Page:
: No doubt. I have used the phrase “breath of fresh air” to describe Jenn much more than once.
Partridge: Now it’s more like she’s a breath of fresh air that comes in like a goddamn hurricane.
: She’s like a hurricane-force breath of fresh air.
Partridge: Yeah. It’s not like a gentle breeze, it’s like a “Oh, here comes the force.”[laughs]
: That actually suggests another good question. Jenn, jumping forward, what is the biggest difference between the way you thought about Ross then and the way you think about Ross now, as far as who he is? If you have gone from a breath of fresh air to a hurricane of fresh air, he has gone from what to what for you? You don’t have to match it in romanticism, you can just be honest.
Lafleur: I don’t know that it’s changed all that much. I think.
Partridge: Old Dog.
Lafleur: That’s definitely true, there have been moments where I’ve said “People don’t change, do they?” And he’s an old dog. That’s okay, I think that the ways that we are different are what makes it work. I don’t know if Ross would be able to operate in this world with someone who is exactly like him, and I don’t know if I would be able to operate in this world with somebody who operates the same as me. I think that if I was with someone just like me, we would run each other to the ground by never stopping. We would go, go, go, go and Ross and that other person would run each other to the ground. [Laughs] He is so incredibly bright and creative and soulful and inventive. He’s always thinking about new things, and I help him harness those things and bring them into a reality. In a lot of ways, he is the creative force behind a lot of the stuff we work on together while I work in the beginning part to get it going and then I grab it and run with it and drag him along with me on the adventures or misadventures, however they may turn. Luckily there have been far more adventures than misadventures. I don’t know if that answers your question or not.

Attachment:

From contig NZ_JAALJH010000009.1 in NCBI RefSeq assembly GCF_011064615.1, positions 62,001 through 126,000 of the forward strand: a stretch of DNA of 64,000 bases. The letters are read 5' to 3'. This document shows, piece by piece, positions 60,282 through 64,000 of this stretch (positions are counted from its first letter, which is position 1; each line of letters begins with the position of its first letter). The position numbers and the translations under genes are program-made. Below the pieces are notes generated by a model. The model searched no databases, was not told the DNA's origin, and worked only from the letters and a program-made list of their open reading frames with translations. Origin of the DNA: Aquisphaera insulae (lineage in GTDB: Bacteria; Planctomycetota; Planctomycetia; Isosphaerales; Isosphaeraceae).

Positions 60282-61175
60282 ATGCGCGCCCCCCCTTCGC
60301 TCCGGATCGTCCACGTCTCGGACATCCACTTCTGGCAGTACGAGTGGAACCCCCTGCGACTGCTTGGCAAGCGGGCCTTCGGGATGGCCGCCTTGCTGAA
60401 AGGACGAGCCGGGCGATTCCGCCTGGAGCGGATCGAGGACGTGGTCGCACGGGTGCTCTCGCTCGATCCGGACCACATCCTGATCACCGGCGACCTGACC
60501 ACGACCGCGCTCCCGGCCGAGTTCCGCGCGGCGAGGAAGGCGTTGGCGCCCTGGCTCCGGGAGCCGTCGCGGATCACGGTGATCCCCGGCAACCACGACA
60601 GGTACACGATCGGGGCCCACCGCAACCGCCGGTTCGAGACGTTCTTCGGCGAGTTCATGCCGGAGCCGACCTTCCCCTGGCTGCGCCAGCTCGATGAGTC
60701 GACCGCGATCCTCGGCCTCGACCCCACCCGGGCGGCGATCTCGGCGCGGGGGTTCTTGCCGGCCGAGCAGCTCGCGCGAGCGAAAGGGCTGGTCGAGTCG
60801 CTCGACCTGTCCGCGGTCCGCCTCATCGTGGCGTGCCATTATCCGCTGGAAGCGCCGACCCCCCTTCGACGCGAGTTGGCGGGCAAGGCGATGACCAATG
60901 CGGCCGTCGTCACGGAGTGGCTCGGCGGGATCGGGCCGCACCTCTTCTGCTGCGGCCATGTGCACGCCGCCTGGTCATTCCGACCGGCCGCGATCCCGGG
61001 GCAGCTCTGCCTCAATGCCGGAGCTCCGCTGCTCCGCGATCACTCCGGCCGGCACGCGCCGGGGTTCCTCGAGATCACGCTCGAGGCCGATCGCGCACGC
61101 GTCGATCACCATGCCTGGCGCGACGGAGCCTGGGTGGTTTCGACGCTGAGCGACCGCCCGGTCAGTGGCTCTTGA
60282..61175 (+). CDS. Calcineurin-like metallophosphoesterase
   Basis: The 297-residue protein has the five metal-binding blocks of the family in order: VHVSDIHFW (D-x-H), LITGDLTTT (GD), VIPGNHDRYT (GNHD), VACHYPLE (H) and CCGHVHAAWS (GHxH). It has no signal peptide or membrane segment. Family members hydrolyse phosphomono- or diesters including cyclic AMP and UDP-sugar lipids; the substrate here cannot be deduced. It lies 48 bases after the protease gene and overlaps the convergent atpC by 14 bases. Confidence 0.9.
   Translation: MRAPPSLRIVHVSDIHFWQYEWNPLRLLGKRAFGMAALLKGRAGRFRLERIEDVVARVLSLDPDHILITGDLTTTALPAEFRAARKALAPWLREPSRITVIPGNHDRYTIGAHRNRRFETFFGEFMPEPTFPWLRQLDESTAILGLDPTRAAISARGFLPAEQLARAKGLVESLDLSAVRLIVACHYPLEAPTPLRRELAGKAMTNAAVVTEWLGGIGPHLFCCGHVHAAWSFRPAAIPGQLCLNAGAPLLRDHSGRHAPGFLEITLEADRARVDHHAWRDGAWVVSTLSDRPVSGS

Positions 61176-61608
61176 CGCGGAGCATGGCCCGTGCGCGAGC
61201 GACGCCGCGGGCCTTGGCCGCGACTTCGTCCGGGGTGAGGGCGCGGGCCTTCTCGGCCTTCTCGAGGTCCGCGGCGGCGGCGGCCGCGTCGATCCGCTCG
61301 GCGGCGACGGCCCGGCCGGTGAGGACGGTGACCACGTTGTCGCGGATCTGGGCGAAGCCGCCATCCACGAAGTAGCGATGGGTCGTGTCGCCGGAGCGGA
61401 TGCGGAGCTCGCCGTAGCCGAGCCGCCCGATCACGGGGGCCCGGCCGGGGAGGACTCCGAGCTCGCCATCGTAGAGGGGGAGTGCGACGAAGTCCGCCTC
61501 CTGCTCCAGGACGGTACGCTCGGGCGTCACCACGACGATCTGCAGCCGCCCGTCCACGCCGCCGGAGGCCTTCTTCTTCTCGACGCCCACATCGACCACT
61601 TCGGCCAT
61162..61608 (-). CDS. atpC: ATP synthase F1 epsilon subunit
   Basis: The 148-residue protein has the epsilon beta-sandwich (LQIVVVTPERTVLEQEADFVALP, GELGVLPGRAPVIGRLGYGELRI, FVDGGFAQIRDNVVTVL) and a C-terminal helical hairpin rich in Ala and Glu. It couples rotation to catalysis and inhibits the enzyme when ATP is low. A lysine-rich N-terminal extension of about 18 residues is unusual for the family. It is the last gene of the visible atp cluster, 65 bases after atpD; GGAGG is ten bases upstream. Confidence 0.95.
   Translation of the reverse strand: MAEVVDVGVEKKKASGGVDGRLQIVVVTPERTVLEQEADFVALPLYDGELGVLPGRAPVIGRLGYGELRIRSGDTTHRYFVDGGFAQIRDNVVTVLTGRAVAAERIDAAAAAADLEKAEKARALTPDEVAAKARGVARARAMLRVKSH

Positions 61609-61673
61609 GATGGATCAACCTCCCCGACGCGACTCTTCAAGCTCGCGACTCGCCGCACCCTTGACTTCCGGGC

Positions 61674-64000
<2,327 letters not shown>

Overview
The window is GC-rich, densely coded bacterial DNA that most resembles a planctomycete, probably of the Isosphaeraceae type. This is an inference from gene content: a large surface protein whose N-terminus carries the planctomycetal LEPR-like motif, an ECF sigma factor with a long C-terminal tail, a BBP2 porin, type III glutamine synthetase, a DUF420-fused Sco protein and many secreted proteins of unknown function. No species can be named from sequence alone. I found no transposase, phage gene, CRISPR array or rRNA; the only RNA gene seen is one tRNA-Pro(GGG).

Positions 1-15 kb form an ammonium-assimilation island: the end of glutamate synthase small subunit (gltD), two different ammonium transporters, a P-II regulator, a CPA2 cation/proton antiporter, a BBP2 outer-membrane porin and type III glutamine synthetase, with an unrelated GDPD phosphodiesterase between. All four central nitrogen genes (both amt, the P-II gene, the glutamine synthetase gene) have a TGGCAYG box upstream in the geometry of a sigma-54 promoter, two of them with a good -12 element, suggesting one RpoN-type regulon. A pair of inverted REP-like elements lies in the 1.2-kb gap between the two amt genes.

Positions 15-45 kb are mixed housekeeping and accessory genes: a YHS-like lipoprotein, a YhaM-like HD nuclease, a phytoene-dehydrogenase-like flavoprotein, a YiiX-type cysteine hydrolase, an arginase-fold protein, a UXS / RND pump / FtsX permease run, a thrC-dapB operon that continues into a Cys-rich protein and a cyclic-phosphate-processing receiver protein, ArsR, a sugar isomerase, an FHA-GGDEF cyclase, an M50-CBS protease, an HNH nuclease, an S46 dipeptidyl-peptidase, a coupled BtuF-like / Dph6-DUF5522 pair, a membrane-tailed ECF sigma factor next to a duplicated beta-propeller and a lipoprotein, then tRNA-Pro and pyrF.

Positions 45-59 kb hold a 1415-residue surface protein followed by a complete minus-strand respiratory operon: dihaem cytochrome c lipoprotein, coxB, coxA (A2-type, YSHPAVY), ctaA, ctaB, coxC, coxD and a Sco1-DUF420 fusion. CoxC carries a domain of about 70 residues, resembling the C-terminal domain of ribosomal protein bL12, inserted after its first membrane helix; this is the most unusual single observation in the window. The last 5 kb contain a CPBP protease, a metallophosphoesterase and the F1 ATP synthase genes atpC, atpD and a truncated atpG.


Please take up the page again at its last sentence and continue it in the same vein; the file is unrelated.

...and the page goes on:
: No, it’s great.
Lafleur: From the moment I’ve met him, he has always been so assured of who he is, to this day. For better or for worse. Mostly for better. [laughs]
: As your relationship progressed, what was the first project you two initiated together? Not just as actors on someone else’s projects, but the first that was yours, that you did together.